d) Conclusion

The Court finds that Defendants have shown that no genuine issue of material fact exists by demonstrating that "there is an absence of evidence" to support Plaintiff's retaliation claims. Celotex, 477 U.S. at 325. Further, when the facts are viewed in the light most favorable to Plaintiff, he has not produced "specific evidence, through affidavits or admissible discovery material" to show that a dispute regarding Defendants' motives exists. See Bhan v. NME Hospitals, Inc., 929 F.2d 1404, 1409 (9th Cir. 1991). Accordingly, Defendants are entitled to summary judgment.

3. Qualified Immunity

Defendants claim entitlement to qualified immunity. Qualified immunity protects government officials acting in their official capacities from civil liability unless their conduct violates "clearly established" statutory or constitutional rights of which a "reasonable" official would have known. Harlow v. Fitzgerald, 457 U.S. 800, 818 (1982). In Saucier v. Katz, 533 U.S. 194, 202 (2001), the Supreme Court imposed a specific analysis for determining whether qualified immunity is warranted. The court first considers whether the facts alleged, taken in the light most favorable to plaintiff, show that the officer's conduct violated a constitutional right. 533 U.S. at 201. If the court finds no violation occurred, "[t]he inquiry ends," and "the plaintiff cannot prevail." Motley v. Parks, 432 F.3d 1072, 1077 (9th Cir. 2005) (en banc). If the facts alleged demonstrate a constitutional violation, the court will then consider whether the right in question was "clearly established" such that a reasonable officer would know that "his conduct was unlawful in the situation he confronted." Saucier, 533 U.S. at 202.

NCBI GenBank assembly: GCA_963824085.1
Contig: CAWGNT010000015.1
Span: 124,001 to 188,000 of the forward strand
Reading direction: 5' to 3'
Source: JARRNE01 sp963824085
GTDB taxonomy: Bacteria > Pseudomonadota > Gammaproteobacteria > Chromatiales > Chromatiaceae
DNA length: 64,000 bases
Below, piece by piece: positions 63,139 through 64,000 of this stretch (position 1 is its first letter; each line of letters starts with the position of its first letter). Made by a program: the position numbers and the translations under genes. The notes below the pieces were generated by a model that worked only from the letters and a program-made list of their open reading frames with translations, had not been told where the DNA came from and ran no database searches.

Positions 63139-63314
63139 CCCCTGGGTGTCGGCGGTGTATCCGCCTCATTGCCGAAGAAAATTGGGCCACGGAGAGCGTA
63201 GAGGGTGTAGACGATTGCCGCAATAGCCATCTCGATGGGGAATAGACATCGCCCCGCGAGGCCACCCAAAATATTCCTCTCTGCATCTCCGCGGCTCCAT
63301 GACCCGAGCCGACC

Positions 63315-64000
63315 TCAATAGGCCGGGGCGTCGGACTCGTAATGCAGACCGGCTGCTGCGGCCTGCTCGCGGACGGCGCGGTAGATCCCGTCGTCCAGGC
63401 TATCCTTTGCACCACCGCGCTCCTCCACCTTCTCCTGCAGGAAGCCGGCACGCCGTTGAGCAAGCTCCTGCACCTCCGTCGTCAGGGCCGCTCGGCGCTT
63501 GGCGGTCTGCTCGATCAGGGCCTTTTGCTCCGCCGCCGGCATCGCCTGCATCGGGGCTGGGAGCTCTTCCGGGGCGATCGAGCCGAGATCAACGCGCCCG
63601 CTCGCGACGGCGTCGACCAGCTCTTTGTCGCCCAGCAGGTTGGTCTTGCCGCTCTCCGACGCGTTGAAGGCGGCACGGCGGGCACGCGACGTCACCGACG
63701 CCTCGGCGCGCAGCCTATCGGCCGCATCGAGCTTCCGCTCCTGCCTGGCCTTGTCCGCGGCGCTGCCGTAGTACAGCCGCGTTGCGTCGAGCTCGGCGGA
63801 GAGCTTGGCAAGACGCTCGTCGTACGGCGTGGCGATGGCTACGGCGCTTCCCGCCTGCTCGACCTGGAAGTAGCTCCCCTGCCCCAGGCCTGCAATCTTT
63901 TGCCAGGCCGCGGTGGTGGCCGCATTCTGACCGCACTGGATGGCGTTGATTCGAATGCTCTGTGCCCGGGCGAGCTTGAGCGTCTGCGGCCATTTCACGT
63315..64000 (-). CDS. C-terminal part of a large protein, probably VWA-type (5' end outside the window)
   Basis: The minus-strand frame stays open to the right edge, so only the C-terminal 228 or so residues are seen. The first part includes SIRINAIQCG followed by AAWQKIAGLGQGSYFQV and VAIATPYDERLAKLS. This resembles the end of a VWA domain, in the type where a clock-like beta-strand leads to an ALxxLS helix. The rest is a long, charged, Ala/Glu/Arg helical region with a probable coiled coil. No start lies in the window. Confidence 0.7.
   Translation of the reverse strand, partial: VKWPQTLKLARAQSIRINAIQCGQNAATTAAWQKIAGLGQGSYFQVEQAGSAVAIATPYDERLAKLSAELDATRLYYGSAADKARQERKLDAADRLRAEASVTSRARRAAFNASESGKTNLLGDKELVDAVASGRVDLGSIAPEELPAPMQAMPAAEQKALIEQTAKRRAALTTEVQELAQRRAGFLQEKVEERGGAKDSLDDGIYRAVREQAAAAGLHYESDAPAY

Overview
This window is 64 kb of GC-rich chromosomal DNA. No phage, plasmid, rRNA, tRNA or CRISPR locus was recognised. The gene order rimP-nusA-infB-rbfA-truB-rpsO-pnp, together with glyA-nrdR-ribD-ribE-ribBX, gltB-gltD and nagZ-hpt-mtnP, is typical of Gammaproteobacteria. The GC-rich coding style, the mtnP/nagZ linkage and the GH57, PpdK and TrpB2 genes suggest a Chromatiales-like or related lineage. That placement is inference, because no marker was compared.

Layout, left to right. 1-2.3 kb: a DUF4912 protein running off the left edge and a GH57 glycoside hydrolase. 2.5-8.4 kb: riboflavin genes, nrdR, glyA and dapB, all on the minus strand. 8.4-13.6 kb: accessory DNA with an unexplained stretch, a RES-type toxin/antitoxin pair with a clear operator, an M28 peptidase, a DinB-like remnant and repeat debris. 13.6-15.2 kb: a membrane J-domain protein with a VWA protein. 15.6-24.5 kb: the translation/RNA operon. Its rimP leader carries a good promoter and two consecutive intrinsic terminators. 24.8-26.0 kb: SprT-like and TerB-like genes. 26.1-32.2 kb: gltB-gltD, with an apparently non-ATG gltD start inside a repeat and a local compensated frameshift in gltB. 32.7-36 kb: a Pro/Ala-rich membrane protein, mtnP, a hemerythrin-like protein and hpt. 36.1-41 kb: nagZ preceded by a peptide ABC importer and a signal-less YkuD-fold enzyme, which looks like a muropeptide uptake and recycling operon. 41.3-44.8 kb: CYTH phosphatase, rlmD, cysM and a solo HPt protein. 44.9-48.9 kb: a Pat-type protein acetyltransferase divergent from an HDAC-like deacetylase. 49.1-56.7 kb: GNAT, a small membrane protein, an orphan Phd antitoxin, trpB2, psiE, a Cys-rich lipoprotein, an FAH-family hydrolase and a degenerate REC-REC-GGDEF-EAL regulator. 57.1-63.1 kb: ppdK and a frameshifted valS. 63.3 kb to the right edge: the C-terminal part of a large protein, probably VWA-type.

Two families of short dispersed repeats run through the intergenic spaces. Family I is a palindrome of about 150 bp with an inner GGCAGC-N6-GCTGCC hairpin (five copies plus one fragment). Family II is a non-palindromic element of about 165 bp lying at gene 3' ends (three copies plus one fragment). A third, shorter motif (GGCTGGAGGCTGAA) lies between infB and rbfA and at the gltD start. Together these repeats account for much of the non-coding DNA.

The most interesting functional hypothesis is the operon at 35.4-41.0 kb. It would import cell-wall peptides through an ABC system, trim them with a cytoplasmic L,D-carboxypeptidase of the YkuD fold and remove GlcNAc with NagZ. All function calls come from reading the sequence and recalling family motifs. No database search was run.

Because the facts taken in the light most favorable to Plaintiff demonstrate Defendants did not violate Plaintiff's constitutional rights, it is unnecessary for the Court to determine Defendants' entitlement to qualified immunity.

CONCLUSION

Based on the foregoing, the Court GRANTS Defendants' motion for summary judgment. This order resolves all remaining claims as to all remaining parties. Accordingly, the Court instructs the Clerk of Court to enter judgment in favor of Defendants and terminate the case.

IT IS SO ORDERED.